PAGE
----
The right balance of how much a photographer charges isn’t – and shouldn’t be- the “ONLY” most important the issue (because lets face it, the cost IS important). You might think one is too expensive, or one is too cheap. You should find ones that are professionals (and not just have a website because anyone can have a website today), but who have the professional experience. And someone who you connect with – because it can’t be said enough – this person is following you around VERY CLOSELY on your day – and it can be intrusive and invasive and if you don’t like the person, or feel they are annoying – don’t subject yourself to that! The prices a photographer charges are based on so much more than just giving you digital files after the event – they are typically based on how they will cover your day. Their equipment (all of it), their staff they will need, their prep time and their after time the day – are all configured in their pricing. They shouldn’t get defensive if you ask why they charge what they do – they should be prepared to answer the question. A good internet search will yield you many readings on why they charge what they do – but take the time to ask the one you are considering hiring – what they put into their pricing to compute their packages or prices. It’s ok to ask!
Now, what you really want to know – most professionals will charge between $300-$600 an hour to cover your wedding and give you the digital files. Some charge more per hour if there is a second photographer. Some only price by packages and their packages include print credits and books. The actual amount they charge per hour is SO MUCH MORE than the # of digital files you will get in the end…so be careful not to buy “into” a promised number of images, but someone who can create the images you really want. Most want a minimum for the day because a wedding takes a full day off their calendar that they could be doing something else which would yield them “X” in potential income. So expect that a real photographer will most likely not take on a weekend wedding for less than $1500-$2500…and if they do YOU SHOULD QUESTION WHY WOULD THEY?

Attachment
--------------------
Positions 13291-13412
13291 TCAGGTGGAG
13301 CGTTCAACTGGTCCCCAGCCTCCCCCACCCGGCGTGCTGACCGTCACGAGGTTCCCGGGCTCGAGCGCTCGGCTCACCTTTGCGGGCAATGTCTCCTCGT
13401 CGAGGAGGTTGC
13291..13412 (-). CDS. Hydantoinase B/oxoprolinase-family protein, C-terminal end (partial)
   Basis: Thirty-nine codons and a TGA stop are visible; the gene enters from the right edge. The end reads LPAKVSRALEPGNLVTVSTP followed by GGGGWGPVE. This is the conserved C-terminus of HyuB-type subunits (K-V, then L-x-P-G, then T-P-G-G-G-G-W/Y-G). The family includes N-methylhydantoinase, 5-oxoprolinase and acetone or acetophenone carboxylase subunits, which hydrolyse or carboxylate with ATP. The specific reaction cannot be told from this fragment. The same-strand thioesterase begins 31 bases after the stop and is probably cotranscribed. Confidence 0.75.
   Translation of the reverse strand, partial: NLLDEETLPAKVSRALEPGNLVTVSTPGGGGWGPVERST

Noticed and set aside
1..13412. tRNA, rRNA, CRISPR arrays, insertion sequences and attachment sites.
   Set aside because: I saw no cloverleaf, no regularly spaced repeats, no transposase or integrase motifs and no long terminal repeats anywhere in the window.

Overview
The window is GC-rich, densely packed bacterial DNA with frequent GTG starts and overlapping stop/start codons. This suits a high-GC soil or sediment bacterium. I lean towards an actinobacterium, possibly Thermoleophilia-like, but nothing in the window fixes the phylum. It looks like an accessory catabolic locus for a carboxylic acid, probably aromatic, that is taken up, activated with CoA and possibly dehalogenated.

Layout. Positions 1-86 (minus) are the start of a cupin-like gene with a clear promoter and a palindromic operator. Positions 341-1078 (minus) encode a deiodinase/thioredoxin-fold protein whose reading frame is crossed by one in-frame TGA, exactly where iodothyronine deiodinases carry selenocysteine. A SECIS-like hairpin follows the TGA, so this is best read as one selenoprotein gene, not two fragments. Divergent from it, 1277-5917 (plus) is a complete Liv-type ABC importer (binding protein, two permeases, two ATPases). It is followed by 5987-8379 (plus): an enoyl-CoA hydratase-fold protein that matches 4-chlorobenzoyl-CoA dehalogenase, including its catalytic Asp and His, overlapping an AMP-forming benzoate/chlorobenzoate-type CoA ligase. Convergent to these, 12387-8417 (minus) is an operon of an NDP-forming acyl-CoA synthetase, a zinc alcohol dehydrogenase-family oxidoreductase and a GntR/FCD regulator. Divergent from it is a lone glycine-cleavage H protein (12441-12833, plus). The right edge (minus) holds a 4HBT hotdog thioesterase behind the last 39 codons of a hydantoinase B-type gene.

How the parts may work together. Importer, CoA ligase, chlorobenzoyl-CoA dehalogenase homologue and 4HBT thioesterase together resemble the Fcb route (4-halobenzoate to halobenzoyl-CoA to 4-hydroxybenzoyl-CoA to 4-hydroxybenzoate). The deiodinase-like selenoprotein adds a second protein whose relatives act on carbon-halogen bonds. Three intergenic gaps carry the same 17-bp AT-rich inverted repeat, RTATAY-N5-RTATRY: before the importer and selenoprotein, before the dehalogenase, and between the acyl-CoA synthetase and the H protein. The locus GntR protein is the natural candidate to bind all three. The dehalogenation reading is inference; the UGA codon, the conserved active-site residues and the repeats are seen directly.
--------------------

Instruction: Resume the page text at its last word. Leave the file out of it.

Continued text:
What is the value add to a professional?
BIGGEST VALUE – Letting the professional worry about the contingency plans – and plan for the unexpected that might arise at a moments notice. A bride doesn’t want to worry herself on her day about how many memory cards the professional owns – is it enough? How old are they? Could they fail? What if they drop a lens during the running around? What kind of images will I get if their main lens fails? Or their camera battery dies in the middle of the ceremony? What ifs are something every professional has to deal with – but your cake baker can bake a new layer without you knowing something went wrong with the first one – your photographer is right there in front of all of your guests – and if the camera breaks, or the lights don’t fire – they have MISSED THE SHOT. They can’t get you walking down the aisle with your dad again, or the first kiss later – or when you dance with your dad and he kisses the top of your head like you are his little girl once more…they have to be ready to go ALL DAY. That is the “Value Add” – the prep to be that, and the doing of that.
How do I find out if they are a real “professional”?